A simples guide

Do no claims discounts work the same for all insurers?

There’s nothing like that smug feeling of amassing several years’ worth of no claims discount. But you might wonder if your years might not be worth as much with another provider. So what are the facts and is there ‘an industry standard’ when it comes to a no claims discount?

What is a no claims discount?

A no claims discount is what you earn every year you drive without claiming on your insurance. Each year you drive without claiming gives you a percentage off your next year's premium so the more claim free years you have, the greater the discount on your policy.

A no claims discount (NCD) is sometimes known as a no claims bonus and you can only earn it by having an insurance policy for a full year. So if you’ve switched policies before the year is up, you won’t earn any NCD for that year.

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Is there a no claims discount industry standard?

Confusingly there are lots of differences in no claims discounts and there is no standard model. There may be industry norms but insurers are free to have their own rules and criteria about how much discount to give and what the maximum number of no claims years you can have are. This is why we’d always recommend you compare the market so you can really see what’s on offer, giving you an opportunity to make the best choice. Here are the key points and the differences you can expect:

Who can have a no claims discount? In most cases only the main driver or policyholder can earn the no claims discount. However, if a named driver is on a policy with a good no claims history, some insurers will give them a discount if they take out their own insurance policy with them at a later date.

Can I transfer my NCD to my spouse? You can usually transfer a no claims discount between spouses and partners (someone who is living at the same address as you and who you’re in a relationship with). But the expectation will be that your spouse or partner will have held a driving licence for the length of time it would have taken to accrue that level of discount.

What if I have a gap in my insurance history? In most cases, if the gap is two or more years, then you’ll have sacrificed your no claims discount and you’ll have to start accumulating it from scratch. However, some insurers have extended that gap to three years so if your lapse is borderline, mention it.

What if I have been driving a company car? You don’t earn NCD while you are driving a company car but if you had social, domestic and pleasure use of your company car some insurers will take your number of claim free years in to account and offer an equivalent discount. Your company car insurer should be able to provide a letter to confirm that you had use of the car and how many years claim free driving you have.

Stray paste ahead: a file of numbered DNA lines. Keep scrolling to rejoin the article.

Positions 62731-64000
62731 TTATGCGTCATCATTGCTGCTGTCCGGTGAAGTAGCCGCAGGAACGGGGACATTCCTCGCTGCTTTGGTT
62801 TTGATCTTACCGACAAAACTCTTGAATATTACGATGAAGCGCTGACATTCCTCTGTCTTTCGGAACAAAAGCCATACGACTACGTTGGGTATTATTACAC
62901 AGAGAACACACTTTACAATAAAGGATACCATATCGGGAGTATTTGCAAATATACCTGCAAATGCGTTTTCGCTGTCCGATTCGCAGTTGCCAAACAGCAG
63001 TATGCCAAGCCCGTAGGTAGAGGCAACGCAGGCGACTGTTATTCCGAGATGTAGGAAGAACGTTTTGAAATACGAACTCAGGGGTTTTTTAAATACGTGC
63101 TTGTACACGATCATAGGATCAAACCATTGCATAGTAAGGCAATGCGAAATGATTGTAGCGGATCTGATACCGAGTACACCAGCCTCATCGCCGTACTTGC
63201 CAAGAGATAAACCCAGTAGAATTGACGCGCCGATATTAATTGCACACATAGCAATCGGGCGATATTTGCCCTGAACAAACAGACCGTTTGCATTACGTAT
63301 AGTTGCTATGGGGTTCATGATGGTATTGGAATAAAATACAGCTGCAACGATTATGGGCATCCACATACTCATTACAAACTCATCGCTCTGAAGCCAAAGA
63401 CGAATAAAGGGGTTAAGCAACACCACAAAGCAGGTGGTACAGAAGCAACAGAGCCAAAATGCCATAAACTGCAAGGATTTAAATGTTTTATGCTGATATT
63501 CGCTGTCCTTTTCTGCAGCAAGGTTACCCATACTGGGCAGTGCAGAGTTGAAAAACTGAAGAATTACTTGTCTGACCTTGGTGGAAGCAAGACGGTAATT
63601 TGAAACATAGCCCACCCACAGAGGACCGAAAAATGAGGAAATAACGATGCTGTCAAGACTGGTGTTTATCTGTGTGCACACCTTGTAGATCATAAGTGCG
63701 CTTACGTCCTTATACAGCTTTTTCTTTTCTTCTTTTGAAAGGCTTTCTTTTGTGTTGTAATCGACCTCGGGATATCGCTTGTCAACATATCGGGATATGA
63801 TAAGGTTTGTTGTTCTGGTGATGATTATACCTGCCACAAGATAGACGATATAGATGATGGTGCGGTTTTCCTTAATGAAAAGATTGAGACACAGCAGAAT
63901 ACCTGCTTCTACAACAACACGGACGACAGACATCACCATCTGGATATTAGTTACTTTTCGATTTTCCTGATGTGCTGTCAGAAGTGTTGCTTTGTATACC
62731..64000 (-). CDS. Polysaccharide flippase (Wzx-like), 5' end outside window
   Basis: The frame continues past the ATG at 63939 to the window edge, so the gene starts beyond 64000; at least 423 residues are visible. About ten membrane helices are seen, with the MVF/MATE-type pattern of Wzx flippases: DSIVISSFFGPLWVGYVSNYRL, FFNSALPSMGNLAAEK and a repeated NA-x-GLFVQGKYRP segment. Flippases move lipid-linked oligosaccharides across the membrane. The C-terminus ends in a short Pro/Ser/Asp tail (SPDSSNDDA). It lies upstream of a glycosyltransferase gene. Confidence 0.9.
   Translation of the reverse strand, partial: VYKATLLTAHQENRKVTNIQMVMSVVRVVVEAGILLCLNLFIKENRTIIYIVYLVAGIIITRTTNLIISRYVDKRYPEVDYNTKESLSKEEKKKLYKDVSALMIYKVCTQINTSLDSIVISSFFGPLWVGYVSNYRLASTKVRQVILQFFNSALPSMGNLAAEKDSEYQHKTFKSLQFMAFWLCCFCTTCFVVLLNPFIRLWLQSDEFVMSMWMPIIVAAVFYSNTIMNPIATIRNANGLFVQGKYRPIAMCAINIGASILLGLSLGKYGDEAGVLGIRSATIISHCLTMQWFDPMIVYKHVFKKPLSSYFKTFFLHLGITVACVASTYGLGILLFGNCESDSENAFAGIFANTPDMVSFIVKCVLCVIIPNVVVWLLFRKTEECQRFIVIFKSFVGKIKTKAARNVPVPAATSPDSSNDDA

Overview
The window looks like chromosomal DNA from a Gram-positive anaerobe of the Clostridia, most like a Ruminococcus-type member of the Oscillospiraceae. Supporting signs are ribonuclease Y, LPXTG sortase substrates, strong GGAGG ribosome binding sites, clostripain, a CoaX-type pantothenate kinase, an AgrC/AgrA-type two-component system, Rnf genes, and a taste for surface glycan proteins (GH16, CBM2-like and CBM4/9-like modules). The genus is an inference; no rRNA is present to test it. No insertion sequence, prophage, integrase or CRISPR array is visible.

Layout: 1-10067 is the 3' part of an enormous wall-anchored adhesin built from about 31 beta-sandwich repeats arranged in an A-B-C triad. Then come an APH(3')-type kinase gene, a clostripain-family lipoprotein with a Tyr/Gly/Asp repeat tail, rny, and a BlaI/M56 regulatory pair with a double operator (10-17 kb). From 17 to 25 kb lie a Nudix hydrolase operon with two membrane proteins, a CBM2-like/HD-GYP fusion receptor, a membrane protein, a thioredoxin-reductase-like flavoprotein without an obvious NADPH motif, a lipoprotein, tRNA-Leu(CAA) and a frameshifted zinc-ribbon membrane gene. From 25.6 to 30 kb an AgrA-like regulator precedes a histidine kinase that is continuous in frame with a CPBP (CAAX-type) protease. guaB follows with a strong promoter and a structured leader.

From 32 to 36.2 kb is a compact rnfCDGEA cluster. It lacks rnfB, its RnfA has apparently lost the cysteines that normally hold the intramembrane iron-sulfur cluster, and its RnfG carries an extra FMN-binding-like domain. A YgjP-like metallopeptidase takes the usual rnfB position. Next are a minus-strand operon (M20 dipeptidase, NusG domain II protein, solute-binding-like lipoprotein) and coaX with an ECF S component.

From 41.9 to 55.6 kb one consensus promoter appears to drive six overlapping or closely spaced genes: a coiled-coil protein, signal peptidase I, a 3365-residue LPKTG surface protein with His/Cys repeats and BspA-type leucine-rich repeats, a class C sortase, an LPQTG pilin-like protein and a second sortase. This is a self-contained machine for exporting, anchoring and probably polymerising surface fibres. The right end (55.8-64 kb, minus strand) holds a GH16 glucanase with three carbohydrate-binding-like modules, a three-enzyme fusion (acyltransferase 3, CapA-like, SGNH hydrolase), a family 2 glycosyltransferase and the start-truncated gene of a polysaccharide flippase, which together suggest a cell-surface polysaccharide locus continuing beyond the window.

Transferring my NCD from abroad – If you’ve been abroad and you’ve gained a no claims discount from your policy outside of the UK, you may be able to transfer that NCD when you come back home. Again, this will be down to the discretion of the individual insurer but it’s always worth asking if you can do this.

How do I get proof of my NCD? Some insurers will include the number of no claims years on your renewal or cancellation notice or will send you a separate letter telling you what it is. Some providers may not tell you at all and you’ll have to ask for it yourself.

What’s the maximum number of years I can accrue in no claims? The norm is five years but some insurers will allow nine or even 15 years. On our site, you can specify 25+ years!

How much could I save with my no claims discount? Insurers will have their own discount structures.

If I claim, how is my NCD affected? If you make an at fault claim, then typically insurers will deduct two years from your total number of no claims years. So if you have accrued five years of NCD and you make a claim, you’ll lose two – leaving you with three years at your next renewal.

However, you’ll need to really scrutinise the small print with this one. As some insurers cap the maximum at five years, anything beyond this becomes irrelevant. So if you had eight years of NCD and claimed, in theory you’d be left with six years NCD, right? Not if your insurer considers the industry standard of five years, if this is the case then in their eyes 5−2=3 and so three years of NCD is all you’ll be left with.

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And the moral of the story is…

…to always compare the market because that’s the only way you’ll be able to see who’s got what on offer – easy peasy.

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